And so I was naturally reminded by that advice of Rav Weinberg’s “Barnett lesson” – that kvod haadam extends to every rung of the social ladder (and all the more so within Klal Yisrael’s social order!).

Then, suddenly, I realized that Rav Weinberg’ yahrtzeit, Shivah Asar B’Tammuz, was mere days away.

Yehi zichro baruch.

© Hamodia 2017

Rabbi Nisson Wolpin, z”l: Recollections at his Shloshim

It was more than 30 years ago, in Providence, Rhode Island, that I received my first letter from Rabbi Nisson Wolpin, z”l. I still have it, and keep it in a safe place.

For a relatively young out-of-town high school rebbe /would-be writer having just made his first submission to the Jewish Observer, the flagship printed medium for the dissemination of Torah thought and perspectives, simply receiving an acceptance letter from the magazine was a wonderful surprise.

More wonderful still, though, was the warmth of the words in Rabbi Wolpin’s personal note, in which he expressed his appreciation for my offering and which was full of encouragement to keep writing. And over ensuing years, both before and after I joined the staff of Agudath Israel of America, each of the essays I wrote for the JO was acknowledged with new words of appreciation and encouragement from its editor. That was Rabbi Wolpin. He was rightly renowned as a top-notch writer and a top-notch editor. But he was a top-notch mensch, too, a top-notch nurturer, empathizer, partner and coach. And, although he was much my senior in both age and ability, he was a top-notch friend, too.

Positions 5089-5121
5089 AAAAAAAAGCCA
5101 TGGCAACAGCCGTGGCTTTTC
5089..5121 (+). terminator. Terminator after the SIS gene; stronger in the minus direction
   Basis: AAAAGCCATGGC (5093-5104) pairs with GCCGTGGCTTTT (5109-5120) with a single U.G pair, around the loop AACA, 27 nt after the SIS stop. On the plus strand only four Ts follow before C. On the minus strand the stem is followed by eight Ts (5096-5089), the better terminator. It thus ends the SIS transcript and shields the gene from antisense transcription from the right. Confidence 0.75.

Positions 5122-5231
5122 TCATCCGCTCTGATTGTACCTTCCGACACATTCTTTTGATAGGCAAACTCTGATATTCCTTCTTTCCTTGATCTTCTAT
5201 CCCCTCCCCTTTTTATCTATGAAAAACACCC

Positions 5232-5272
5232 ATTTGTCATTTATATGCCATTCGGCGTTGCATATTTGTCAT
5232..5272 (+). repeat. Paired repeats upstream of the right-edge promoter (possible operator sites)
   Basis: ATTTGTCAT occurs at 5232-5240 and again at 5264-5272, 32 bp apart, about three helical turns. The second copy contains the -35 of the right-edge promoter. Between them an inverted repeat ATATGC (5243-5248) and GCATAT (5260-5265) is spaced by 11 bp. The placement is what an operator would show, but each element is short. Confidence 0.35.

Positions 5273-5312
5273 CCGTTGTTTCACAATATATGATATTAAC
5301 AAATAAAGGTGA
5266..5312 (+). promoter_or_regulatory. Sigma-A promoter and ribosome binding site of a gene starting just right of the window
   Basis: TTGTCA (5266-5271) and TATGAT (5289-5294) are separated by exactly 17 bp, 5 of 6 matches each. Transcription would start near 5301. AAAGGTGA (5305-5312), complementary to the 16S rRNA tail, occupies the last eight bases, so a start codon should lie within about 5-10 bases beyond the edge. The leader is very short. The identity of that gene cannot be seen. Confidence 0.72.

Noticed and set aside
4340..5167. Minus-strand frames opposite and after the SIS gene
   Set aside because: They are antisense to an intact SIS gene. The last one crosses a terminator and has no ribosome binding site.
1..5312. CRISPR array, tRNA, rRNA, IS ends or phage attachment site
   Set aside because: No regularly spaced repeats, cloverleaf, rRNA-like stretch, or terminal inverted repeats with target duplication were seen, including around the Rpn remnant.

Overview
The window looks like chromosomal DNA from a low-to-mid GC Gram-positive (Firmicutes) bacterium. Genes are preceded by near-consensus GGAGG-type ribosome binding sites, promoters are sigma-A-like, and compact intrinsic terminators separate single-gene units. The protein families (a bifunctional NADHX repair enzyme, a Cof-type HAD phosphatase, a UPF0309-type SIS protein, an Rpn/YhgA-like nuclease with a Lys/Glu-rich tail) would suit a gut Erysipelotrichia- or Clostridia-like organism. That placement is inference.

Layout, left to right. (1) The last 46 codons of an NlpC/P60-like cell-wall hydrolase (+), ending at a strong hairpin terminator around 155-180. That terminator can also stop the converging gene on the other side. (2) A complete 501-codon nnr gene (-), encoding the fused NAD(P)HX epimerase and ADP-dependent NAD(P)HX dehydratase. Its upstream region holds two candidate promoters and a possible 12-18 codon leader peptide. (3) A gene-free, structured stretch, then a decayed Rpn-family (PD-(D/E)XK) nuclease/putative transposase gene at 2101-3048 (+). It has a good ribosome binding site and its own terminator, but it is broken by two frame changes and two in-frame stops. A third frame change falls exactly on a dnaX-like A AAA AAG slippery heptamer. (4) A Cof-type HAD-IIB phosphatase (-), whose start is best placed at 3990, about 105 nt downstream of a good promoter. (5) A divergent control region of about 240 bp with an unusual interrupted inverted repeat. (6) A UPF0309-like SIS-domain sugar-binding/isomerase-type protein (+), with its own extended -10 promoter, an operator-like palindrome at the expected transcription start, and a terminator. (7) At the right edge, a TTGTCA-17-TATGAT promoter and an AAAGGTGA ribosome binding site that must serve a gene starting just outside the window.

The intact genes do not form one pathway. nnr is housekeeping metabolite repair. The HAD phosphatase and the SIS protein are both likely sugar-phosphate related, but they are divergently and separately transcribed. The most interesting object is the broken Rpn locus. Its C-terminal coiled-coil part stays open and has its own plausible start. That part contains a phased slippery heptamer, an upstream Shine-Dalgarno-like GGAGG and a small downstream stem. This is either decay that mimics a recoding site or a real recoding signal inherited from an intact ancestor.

It was 1970 when Rabbi Wolpin assumed the editorship of the JO. Back then, as a high schooler myself in Baltimore’s “T.A.”, or Yeshivas Chofetz Chaim, I had a keen interest in hashkafah, and a literary bent. And so I read the Jewish Observer avidly and considered Rabbi Wolpin, whose keen insights and wonderful prose animated the magazine, an intellectual hero. So it’s no wonder that first acceptance note, years later, was, and remains, cherished to me.

As does the memory of the first time I met Rabbi Wolpin in person. It was in the mid-1980s and my wife and I decided to take a long-distance shopping trip from Providence to Brooklyn one Sunday with our two youngest children. I called Rabbi Wolpin to see if we might stop by his home to meet him, and he and his rebbetzin, tibadel l’chaim tovim, didn’t hesitate to answer in the affirmative.

I vividly recall how welcoming the Wolpins were to us when we arrived at their home. And I remember, too, how our two-year-old son, our first boy, ran around the room and repeatedly tossed off the yarmulke we had recently begun putting on his head. I was embarrassed by that behavior, even a little worried that it might herald more rebellious actions in the future. Rabbi Wolpin laughed and assured me that it was perfectly normal and that I had no reason to be concerned. I was greatly reassured. (The little boy is a respected talmid chacham and rosh chaburah in a large kollel today, with a family of his own – and he keeps his head properly covered.)